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Cluster of Excellence EXC 2052 - "Africa Multiple: reconfiguring African Studies"

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Overview

CANCELLED +++ Keynote - Erhard Schüttpelz - "The World in a Nutshell: The Deep History of Media Within and Out of Africa" +++ CANCELLED 

10.02.2020 - 16.00 - 18.00
IWALEWAHAUS

Abstract


+++ The keynote had to be cancelled due to health reasons. The workshop will take place as planned +++

Recently, there have been two fundamental changes in the research literature on the Origins of Mankind and the Deep History of Humans Settling the Earth: First, the story of different population waves of humans emerging out of Africa and substituting each other by driving each other to extinction has been modified by acknowledging the genealogical tree is not a tree but a bush, and that genetically, humans have mingled time and again. In other words, after more than 150 years and many announcements of this possibility, the „racist explanation“ of prehistorical extinctions has been challenged. The second change is as profound as the first: in Africa itself, there is not one origin region, but there are thousands of years with multiple centers and their exchange before the Out of Africa movement of anatomically modern humans. This may not be a big surprise, after all, Africa still has the most comprehensive genetic diversity as well as the most comprehensive linguistic diversity, so the option of multiple centers makes more sense both for prehistory and later historical trajectories. The two changes should be seen in the light of an epistemological change, too. This change has been systematically developed by the preshistorian Clive Gamble, but it was already consistently proposed by one of the founding fathers of Cultural Anthropology, i.e. Franz Boas: The most decisive developments of mankind can neither be described as „revolutions“ nor in the vocabulary of „origins“, but only as „convergences“ that draw on previously independent developments, and in the form of a „drift“ or a „cline“ of inventions that are gradually linked to form a new technological ensemble or ’state of the art'. Neither origins nor revolutions, only regional convergences and long-term drift - this view runs counter to deep-seated narrative wishes, but it links well with the two changes outlined above. What are the consequences for the Deep History of Media and Technology, Out of Africa and within Africa? The talk wi ll try to draw some of the consequences of a history of drift and convergence.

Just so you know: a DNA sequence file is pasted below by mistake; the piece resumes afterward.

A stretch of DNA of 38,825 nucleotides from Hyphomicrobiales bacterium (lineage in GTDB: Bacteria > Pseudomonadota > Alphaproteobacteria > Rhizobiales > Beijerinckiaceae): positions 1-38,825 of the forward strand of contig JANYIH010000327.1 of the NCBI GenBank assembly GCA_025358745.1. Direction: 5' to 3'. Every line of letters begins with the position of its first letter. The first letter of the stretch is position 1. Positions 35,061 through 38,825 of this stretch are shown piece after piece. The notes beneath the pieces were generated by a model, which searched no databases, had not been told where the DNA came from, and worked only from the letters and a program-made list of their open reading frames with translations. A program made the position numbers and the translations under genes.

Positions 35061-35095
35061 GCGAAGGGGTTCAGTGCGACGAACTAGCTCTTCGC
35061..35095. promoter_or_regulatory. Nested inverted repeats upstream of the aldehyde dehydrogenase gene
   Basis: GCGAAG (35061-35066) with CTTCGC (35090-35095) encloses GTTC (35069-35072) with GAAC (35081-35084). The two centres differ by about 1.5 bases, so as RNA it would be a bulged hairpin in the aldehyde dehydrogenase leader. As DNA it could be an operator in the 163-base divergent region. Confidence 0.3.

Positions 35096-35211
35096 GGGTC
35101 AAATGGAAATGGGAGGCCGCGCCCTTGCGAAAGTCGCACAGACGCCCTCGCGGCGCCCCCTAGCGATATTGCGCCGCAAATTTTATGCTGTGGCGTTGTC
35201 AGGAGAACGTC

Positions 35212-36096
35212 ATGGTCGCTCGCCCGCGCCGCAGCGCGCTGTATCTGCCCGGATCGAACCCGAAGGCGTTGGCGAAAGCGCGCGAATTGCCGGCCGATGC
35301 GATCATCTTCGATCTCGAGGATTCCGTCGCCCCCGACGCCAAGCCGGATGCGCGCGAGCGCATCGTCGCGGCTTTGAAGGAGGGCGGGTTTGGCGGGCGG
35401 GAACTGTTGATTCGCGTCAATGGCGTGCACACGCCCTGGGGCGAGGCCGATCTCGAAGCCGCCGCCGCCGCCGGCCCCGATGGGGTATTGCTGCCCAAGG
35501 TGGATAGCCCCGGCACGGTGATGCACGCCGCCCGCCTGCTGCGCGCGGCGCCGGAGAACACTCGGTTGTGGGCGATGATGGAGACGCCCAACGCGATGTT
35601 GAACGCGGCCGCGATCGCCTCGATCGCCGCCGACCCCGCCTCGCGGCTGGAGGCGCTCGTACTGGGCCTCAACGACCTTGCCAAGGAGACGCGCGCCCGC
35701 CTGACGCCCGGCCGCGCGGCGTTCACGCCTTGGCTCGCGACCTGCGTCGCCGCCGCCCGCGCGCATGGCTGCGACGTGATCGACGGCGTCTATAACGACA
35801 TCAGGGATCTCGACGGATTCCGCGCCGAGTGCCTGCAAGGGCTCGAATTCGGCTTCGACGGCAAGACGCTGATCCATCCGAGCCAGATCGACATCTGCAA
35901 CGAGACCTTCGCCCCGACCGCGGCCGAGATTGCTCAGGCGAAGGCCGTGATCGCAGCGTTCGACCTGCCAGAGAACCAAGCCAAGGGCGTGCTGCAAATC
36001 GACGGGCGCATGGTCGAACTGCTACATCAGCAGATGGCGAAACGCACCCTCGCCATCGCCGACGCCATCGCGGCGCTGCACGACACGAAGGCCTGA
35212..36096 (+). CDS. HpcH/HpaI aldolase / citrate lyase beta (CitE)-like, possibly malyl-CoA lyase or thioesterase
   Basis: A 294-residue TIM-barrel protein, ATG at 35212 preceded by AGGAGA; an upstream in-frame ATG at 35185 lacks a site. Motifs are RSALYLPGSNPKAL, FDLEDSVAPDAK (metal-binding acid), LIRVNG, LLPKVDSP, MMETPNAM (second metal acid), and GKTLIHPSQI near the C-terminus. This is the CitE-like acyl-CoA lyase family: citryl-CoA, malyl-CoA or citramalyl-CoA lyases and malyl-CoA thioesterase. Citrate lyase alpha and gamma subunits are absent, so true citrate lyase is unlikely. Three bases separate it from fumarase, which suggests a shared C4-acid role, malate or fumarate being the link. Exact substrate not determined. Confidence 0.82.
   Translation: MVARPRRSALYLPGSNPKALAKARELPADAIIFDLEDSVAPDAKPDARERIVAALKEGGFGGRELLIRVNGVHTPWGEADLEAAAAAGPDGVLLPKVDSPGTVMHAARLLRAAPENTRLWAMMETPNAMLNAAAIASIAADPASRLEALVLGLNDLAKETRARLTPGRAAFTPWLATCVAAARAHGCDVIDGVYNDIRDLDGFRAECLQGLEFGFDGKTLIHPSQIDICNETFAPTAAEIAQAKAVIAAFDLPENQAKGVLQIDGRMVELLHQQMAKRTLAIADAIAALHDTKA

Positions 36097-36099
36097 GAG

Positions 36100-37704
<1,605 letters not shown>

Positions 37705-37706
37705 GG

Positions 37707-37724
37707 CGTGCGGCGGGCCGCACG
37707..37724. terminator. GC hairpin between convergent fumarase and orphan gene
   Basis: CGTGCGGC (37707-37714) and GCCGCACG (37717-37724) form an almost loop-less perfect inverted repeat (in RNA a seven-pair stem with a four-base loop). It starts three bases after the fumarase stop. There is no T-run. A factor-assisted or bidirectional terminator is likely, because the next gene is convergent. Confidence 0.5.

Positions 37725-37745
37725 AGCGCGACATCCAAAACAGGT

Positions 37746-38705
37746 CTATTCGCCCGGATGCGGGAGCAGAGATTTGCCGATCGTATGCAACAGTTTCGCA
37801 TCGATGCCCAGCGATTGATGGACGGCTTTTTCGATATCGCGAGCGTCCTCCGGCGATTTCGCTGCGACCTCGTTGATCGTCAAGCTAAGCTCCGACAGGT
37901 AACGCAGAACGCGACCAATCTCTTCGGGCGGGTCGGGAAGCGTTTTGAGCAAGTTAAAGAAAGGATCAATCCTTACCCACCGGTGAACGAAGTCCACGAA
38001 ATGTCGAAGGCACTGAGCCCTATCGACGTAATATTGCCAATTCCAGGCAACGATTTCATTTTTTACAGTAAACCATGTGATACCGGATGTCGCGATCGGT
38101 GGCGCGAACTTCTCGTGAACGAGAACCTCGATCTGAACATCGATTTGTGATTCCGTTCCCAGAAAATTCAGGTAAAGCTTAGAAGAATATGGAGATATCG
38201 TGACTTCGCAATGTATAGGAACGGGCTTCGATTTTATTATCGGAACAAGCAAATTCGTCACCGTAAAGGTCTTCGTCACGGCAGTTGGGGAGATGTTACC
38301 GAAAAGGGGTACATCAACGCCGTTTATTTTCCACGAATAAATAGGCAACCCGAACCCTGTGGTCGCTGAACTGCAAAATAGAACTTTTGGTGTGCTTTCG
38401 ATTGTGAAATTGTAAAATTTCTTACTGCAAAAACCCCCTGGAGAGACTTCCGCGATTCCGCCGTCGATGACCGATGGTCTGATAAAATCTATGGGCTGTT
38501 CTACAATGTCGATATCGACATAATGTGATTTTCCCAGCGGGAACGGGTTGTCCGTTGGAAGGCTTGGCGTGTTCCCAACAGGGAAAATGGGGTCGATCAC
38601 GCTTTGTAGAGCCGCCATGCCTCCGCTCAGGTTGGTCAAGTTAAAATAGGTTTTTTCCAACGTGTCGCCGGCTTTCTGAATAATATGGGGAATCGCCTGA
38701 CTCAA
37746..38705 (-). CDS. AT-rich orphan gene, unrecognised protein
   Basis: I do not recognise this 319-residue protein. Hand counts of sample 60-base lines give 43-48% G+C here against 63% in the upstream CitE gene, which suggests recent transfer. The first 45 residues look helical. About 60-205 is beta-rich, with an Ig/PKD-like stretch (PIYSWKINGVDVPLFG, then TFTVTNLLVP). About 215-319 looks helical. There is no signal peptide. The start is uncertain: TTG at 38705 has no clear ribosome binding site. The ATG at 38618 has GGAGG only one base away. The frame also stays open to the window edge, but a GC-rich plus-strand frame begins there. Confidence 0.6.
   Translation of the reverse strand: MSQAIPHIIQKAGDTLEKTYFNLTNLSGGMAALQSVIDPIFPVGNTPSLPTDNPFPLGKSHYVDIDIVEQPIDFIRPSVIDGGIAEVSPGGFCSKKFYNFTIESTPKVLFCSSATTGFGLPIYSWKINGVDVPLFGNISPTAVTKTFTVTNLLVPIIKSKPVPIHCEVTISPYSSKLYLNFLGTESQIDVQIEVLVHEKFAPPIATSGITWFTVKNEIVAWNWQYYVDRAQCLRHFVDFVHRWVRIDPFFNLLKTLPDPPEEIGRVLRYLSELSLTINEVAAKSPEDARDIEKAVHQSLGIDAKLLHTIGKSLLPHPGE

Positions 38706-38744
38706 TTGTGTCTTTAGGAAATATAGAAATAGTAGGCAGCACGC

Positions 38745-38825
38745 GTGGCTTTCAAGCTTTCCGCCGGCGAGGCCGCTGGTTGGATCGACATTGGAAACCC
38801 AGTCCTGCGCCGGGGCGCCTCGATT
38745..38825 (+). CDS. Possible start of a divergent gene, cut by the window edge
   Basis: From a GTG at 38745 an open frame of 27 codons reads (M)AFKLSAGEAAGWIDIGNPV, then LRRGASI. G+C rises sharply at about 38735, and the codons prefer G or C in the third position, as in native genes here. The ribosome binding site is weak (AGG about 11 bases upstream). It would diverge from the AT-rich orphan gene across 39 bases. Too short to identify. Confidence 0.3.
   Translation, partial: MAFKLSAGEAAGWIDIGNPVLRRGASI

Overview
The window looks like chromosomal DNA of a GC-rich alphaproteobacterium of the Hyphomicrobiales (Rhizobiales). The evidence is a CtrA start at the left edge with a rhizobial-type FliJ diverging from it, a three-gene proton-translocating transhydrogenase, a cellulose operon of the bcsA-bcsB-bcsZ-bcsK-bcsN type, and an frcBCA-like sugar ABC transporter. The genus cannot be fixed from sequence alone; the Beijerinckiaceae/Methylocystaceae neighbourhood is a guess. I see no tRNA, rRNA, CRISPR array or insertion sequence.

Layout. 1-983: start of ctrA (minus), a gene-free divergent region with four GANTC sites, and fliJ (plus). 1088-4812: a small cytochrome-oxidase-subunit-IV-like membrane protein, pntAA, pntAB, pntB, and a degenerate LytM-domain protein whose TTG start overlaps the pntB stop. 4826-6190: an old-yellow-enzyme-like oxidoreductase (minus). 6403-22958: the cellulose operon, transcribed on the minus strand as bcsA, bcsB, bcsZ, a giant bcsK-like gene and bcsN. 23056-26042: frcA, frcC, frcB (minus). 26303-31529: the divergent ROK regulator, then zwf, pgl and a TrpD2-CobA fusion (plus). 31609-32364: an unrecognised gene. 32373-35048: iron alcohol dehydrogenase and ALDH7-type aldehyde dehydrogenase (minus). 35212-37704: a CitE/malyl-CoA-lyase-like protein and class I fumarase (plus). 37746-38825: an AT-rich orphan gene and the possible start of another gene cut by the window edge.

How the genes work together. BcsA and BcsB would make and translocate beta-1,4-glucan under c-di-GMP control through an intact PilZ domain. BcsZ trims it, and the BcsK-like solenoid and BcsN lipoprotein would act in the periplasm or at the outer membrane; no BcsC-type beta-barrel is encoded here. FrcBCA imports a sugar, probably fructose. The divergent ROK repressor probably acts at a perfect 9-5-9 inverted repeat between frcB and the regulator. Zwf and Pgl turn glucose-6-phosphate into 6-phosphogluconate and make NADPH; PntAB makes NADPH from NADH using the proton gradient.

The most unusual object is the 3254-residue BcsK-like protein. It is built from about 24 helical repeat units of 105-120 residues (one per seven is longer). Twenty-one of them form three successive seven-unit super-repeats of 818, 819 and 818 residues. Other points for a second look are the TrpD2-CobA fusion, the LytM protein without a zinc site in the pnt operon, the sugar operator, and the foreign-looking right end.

Find more information on the workshop here.

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